What could be more awesome than a Saturday spent building? A Saturday spent building a dinosaur, that's what.
Inspired by the recent discoveries of Dreadnoughtus schrani, the biggest known land animal ever, we decided to build, well, a Dreadnoughtus skeleton.
As always and ever, we started with tool training.
Note Alexi's textbook "Bruce Lee Tiger Claw" left hand, hold the wood firmly in place as she cuts.
We broke into for teams to frame the front and rear legs. Communication among and between teams was important, lest the Dreadnoughtus have limbs that didn't match!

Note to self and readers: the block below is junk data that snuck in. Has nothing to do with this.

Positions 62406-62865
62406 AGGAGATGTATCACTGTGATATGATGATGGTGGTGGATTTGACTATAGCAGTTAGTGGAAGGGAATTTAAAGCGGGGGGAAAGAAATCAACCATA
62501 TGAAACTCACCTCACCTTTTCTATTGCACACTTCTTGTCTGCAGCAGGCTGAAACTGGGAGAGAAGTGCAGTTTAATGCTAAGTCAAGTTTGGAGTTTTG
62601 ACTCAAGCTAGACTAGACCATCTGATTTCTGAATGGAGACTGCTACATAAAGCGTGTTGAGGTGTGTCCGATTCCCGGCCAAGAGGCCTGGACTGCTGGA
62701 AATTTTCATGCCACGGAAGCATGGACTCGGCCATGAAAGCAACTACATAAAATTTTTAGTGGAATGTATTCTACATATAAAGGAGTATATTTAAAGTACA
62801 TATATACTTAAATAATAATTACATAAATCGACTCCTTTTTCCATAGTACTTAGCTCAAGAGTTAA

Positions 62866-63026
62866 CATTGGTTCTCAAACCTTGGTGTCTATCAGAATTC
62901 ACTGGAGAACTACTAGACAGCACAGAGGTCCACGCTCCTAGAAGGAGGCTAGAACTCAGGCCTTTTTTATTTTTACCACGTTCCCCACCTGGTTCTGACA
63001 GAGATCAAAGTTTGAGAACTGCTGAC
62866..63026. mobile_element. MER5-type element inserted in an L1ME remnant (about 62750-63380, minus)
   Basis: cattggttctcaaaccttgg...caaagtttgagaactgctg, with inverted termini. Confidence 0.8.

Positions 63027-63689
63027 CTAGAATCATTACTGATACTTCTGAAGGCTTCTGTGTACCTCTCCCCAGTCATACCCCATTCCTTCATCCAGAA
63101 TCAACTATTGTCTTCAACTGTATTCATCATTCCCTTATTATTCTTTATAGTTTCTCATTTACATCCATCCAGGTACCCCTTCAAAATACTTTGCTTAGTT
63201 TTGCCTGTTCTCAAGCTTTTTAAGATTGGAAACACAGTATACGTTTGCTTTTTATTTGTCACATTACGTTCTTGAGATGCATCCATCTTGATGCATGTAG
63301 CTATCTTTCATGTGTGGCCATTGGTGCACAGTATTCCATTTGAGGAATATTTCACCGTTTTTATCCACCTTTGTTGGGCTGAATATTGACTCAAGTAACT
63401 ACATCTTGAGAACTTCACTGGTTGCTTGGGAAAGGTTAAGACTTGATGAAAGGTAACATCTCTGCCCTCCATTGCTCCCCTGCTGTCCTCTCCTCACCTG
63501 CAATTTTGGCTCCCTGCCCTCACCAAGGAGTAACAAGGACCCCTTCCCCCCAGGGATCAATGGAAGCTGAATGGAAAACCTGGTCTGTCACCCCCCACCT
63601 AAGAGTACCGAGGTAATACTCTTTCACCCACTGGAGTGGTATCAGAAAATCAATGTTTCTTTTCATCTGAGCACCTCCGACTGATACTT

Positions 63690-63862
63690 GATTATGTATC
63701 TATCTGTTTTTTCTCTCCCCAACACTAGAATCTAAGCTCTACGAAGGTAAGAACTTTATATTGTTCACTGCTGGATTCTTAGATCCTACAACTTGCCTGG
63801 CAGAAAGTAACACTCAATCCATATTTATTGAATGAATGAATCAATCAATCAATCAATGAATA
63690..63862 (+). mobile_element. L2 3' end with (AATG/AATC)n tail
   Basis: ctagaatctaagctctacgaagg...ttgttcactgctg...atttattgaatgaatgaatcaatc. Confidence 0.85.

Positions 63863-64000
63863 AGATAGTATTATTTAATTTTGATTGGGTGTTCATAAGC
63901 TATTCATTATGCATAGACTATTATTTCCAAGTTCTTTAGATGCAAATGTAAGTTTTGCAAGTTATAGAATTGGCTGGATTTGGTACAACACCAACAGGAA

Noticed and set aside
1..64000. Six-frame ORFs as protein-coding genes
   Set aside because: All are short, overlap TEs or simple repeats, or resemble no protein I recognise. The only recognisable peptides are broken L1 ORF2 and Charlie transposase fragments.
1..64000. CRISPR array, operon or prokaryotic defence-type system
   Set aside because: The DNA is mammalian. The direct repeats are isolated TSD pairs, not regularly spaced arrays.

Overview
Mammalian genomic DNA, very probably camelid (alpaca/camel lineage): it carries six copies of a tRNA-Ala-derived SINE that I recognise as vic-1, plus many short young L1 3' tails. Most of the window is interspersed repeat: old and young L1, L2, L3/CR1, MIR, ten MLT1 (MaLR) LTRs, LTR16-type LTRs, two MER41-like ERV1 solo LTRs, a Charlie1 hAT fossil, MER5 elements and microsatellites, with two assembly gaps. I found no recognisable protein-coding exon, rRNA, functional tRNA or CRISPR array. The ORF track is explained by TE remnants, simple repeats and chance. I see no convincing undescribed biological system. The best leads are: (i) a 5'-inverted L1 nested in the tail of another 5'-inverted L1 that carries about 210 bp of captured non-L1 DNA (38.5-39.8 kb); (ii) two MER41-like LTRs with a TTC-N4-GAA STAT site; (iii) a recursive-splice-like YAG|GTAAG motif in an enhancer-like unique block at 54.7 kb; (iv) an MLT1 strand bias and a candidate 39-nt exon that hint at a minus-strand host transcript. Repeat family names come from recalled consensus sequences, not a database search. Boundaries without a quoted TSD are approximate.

After the front legs and rear legs were built, we connected them with shoulders and hips, then lifted them up the floor and into their standing position. This--standing up a project that's been built sideways, on the ground, is often a big "a-ha!" moment.
With the shoulders and hips standing, we started building the spine in 8-foot sections. Our builders were focused and perseverant, and really bought into the whole-group goal, rather than individual glory. (Which makes sense, because the whole-group goal was to build a sweet dinosaur.)
We wound up with a 32-foot long dinosaur with an articulated neck. It was massive, and dominated the mayo factory (which says a lot--the mayo factory's big). Incredibly, though, our wood behemoth was only about half the size of the actual Dreadnoughtus--making this the first time in Tinkering School history that we've built something smaller-than-life!